Households across six districts of eastern Nagaland hoisted black flags on Sunday to mark a year of the killing of 14 people in a botched Army operation and resultant violence, in Mon district on December 4 and 5, 2021, respectively.
A soldier was also killed when the villagers retaliated.
Every house and public place sported a black flag following a call by the Eastern Nagaland People’s Organisation (ENPO), the apex body of seven tribes across six districts, to observe December 4 and 5 as ‘black days’. The six districts comprising the region are Kiphire, Longleng, Mon, Noklak, Shamator and Tuensang.
“The world may forget but we remember how you were killed by the Indian 21 Para Special Force on this day,” the posters put up at Oting village read. The residents gathered for a programme at the village’s public ground demanding justice for the families of the victims.
The Army commandos had shot six Oting villagers in a pick-up van on their way home from a coal mine at Tiru nearby, “mistaking” them for extremists. Eight others, including a soldier and a resident from the neighbouring Upper Tiru village, were killed when the angry villagers retaliated.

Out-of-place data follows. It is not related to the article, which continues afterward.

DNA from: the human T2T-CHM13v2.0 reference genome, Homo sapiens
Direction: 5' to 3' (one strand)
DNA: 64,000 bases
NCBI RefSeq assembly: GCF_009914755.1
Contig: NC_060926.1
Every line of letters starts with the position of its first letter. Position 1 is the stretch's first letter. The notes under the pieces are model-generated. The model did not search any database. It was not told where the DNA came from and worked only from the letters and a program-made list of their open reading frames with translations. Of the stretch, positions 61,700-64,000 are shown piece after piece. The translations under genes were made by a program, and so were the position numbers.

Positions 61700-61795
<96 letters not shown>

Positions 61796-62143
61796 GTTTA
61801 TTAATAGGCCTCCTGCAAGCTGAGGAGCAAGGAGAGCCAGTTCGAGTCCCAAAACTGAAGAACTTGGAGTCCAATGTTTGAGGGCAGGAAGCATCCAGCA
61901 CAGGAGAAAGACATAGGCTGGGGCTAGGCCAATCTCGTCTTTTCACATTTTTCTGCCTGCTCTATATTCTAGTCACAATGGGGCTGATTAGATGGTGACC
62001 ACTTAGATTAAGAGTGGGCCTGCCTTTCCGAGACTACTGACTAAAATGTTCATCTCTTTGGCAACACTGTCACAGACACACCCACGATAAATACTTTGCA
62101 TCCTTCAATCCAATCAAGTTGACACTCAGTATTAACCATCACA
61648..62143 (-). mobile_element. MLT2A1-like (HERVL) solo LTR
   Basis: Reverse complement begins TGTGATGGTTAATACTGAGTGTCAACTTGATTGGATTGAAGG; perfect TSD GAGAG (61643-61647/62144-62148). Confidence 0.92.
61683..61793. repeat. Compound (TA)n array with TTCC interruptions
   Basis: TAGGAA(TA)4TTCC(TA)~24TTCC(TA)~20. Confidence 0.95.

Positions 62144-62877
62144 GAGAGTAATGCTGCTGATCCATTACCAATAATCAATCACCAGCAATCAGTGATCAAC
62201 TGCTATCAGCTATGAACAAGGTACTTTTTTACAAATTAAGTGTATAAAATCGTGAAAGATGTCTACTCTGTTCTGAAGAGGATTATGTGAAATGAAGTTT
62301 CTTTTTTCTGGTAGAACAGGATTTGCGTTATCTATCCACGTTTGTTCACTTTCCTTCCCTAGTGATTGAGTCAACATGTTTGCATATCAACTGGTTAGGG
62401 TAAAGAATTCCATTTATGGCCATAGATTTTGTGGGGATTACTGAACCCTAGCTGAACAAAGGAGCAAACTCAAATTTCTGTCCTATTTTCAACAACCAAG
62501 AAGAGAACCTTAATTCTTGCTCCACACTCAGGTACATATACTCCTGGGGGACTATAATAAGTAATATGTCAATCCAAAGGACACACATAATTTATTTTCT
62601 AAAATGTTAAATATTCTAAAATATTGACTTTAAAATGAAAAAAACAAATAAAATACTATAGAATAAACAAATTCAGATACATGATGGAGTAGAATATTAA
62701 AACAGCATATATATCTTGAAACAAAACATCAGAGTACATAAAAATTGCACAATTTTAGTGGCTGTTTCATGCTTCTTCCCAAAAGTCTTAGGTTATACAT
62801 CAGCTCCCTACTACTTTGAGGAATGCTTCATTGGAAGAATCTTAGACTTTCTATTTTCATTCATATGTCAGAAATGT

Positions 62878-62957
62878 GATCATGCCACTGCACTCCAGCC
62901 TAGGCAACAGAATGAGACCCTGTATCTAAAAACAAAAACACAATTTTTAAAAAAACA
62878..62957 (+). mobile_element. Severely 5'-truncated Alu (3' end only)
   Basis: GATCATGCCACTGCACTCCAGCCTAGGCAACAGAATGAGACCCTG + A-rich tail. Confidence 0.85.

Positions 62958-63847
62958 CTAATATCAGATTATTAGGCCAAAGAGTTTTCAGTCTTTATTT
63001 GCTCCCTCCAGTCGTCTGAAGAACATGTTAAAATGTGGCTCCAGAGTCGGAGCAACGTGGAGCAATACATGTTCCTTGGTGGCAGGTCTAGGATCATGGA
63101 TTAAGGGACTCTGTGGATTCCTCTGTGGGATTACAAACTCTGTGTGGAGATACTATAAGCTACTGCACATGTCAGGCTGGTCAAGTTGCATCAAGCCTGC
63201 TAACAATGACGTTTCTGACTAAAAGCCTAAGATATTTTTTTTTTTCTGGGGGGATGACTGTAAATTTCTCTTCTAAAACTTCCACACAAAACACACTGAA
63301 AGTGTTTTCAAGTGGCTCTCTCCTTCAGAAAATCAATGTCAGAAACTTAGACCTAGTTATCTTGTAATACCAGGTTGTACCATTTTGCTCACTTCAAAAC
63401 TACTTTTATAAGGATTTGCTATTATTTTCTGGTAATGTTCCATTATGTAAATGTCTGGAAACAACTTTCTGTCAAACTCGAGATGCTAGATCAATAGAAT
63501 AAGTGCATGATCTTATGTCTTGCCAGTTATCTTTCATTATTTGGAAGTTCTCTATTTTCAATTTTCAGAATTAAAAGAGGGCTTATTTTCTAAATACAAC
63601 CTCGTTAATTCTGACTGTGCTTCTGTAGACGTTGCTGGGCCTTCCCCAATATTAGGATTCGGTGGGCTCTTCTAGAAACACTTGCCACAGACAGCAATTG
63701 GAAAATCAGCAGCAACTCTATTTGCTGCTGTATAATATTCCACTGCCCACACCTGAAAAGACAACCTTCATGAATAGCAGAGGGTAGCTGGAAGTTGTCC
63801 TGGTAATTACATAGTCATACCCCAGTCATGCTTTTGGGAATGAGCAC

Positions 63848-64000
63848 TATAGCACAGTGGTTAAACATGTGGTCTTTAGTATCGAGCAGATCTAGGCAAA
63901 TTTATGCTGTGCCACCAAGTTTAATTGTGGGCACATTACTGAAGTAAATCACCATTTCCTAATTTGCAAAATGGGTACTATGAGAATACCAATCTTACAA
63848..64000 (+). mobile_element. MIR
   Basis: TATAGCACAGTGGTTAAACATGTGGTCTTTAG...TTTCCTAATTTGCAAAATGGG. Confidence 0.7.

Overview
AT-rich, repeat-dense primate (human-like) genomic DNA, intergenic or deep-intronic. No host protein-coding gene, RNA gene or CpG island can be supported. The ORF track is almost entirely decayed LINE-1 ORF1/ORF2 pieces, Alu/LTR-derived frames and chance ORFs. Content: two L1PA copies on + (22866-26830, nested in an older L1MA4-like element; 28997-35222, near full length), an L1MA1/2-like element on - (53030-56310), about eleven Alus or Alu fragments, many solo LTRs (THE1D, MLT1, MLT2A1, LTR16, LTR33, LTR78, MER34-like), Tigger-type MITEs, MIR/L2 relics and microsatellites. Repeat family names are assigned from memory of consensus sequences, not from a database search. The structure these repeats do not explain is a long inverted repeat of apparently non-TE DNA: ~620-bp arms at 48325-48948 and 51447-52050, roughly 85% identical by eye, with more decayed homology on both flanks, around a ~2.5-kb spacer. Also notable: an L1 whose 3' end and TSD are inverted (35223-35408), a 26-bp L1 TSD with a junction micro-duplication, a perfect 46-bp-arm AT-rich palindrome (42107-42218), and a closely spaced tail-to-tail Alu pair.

Another person was killed in firing at Mon, about 65 km from Oting, when a mob tried to storm an Assam Rifles camp.
“We carried out a candlelight vigil remembering the lives lost at the Konyak Community Centre (in Dimapur) and lamenting the denial of justice to the families of the victims. Special prayers will be held on Monday apart from the black flag protest,” H.A. Hongnao Konyak, the vice-president of Konyak Union said.
The union represents the Konyaks, the Naga tribe the slain men belonged to.
The protestors demanded the prosecution of 30 soldiers, including a Major, who were charge-sheeted by the Nagaland government’s Special Investigation Team for the Oting incident.